Firebug: The JavaScript Debugger

JavaScript is a core language of many web developers and a necessary component for any modern web application; therefore having an excellent JavaScript debugger and knowing how to use it effectively is key to fixing bugs faster. Fixing bugs faster also makes you a happier software developer!

I recommend Firebug, which is a JavaScript debugger, a real-time HTML, CSS, DOM, and JavaScript editor, and a network monitor.

Logging

One of the most useful features are the logging functions through console.log which can simply be used to output a string or object:

console.log('Testing log output: ', myObject);

This will output your message and the full object available for inspection in the Firebug console tab. In addition to console.log, there is also console.warn, console.error, and more. See the Firebug documentation for more info.

Be careful to remove the statements from your code before deploying it, because your users won’t have Firebug installed, and JavaScript will then fail when it tries to output to the console object. Also, you certainly don’t want users to see your debug output.

firebug logger
console.log in action

Breakpoints

Pausing scripts to investigate the system at a current point in time can be very valuable in solving bugs. To use the breakpoint feature click just to the left of a JavaScript line. This will set a breakpoint and make a red dot appear.

You can also add a conditional breakpoint by right clicking on a line number. Now the program will only pause under your specified condition.

firebug breakpoint
Setting a breakpoint

JavaScript Errors

Firebug will print out JavaScript errors with the corresponding file and line number. An absolute must for any JavaScript development.

firebug javascript error
A JavaScript Error

Those are the key feature I use most often, but there are many more JavaScript features in Firebug, including stack traces, watching expressions, profiling and viewing events.

Download Firebug now.

Browser Notifications with Yip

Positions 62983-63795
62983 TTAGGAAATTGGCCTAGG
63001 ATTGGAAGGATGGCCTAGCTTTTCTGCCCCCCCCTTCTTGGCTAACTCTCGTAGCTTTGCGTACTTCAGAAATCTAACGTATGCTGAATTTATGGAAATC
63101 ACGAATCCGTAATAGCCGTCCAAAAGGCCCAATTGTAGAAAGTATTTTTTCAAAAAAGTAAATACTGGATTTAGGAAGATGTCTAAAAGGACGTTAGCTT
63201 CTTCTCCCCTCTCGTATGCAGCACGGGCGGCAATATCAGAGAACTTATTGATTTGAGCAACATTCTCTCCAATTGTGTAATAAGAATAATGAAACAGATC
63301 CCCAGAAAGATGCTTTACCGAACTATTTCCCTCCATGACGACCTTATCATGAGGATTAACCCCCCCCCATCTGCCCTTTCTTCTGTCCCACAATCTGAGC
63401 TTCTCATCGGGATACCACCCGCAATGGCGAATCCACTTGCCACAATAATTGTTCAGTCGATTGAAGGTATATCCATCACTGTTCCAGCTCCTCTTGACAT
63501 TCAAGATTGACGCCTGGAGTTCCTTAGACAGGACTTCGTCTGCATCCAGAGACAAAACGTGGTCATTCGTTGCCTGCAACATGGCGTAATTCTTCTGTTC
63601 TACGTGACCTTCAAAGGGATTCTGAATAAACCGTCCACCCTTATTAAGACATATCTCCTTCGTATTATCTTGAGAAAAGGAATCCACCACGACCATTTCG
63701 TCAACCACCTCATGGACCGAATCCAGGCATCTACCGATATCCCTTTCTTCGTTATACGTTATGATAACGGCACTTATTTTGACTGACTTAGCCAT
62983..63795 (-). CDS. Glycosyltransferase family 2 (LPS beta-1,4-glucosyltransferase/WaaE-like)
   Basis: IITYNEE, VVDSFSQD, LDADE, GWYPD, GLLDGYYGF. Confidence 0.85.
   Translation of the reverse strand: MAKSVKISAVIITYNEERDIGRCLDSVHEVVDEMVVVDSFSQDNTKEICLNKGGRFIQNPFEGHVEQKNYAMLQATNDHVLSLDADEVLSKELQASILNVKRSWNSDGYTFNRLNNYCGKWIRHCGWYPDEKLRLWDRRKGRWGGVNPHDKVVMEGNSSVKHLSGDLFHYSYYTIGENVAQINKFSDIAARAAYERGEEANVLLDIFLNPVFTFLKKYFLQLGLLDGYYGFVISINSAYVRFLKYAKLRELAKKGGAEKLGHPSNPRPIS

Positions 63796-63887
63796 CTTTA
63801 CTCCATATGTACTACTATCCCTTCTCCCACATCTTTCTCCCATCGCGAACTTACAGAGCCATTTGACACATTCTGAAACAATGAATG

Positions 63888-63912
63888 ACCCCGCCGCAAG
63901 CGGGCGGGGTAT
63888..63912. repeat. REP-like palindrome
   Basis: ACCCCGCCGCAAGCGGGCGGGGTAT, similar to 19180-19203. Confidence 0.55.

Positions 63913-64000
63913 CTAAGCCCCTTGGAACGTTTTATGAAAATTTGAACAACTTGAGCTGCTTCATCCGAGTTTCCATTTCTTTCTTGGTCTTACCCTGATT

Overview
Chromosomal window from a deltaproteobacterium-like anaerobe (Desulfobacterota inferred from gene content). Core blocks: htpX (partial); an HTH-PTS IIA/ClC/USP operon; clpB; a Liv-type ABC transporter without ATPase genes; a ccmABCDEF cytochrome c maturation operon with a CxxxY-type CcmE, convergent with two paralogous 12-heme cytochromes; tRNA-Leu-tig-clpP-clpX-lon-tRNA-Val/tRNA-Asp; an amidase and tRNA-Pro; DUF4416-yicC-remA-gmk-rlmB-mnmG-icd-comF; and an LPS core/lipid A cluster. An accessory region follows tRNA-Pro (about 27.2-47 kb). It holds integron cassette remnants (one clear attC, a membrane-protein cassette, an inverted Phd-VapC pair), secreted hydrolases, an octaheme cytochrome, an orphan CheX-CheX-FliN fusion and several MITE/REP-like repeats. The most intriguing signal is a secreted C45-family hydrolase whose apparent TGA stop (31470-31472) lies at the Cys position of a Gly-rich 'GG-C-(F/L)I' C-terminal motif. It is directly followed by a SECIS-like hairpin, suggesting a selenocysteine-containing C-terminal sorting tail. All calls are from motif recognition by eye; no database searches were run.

Yip Icon

Ever wanted your web application to be able to show notifications even if the user may be in another browser tab or application? Now you can!

The relatively new Yip extension for Firefox adds notification functionality. This is not a small JavaScript notification that pops up in the browser tab, but one that integrates directly with the users Operating System.

Yip uses libnotify/notify-osd on Ubuntu Linux, Growl on Mac, and Snarl or Growl for Windows on Windows. If none of these notification applications are installed, it will use Firefox’s simple and not as pretty notification system. Ubuntu Linux users have notify-osd installed by default, Growl is popular with Mac users, yet Windows users probably don’t have Snarl or Growler for Windows installed.

When building with notifications remember that they are meant to enhance the user experience, not require it.

The Yip extension supports both the Fluid and Prism APIs, but recommends Fluid because of support for an onclick callback function.

The API is simple and straight to the point:

window.fluid.showGrowlNotification({
  title: "your notification title",
  description: "some description",
  onclick: optionalCallbackFunction,
  icon: "URL to an icon"
});

Since Yip may not be installed on the users computer, just wrap it with a check for fluid. A complete example looks like this:

if (typeof(fluid) !== 'undefined') {
  window.fluid.showGrowlNotification({
  title: "Hello World",
  description: "The Google icon says Hi",
  icon: "http://www.google.com/favicon.ico"
  });
}

Related Projects

  • Roar: Embed notifications into a web page (powered by MooTools).
  • growl.js: Windows only notifications using Growl for Windows.
  • NotificationAPI: Notifications in Google Gears

Of all these options, Yip is the best solution by far; its fully cross platform, has a simple to use API, and is ready to use. Install Yip now.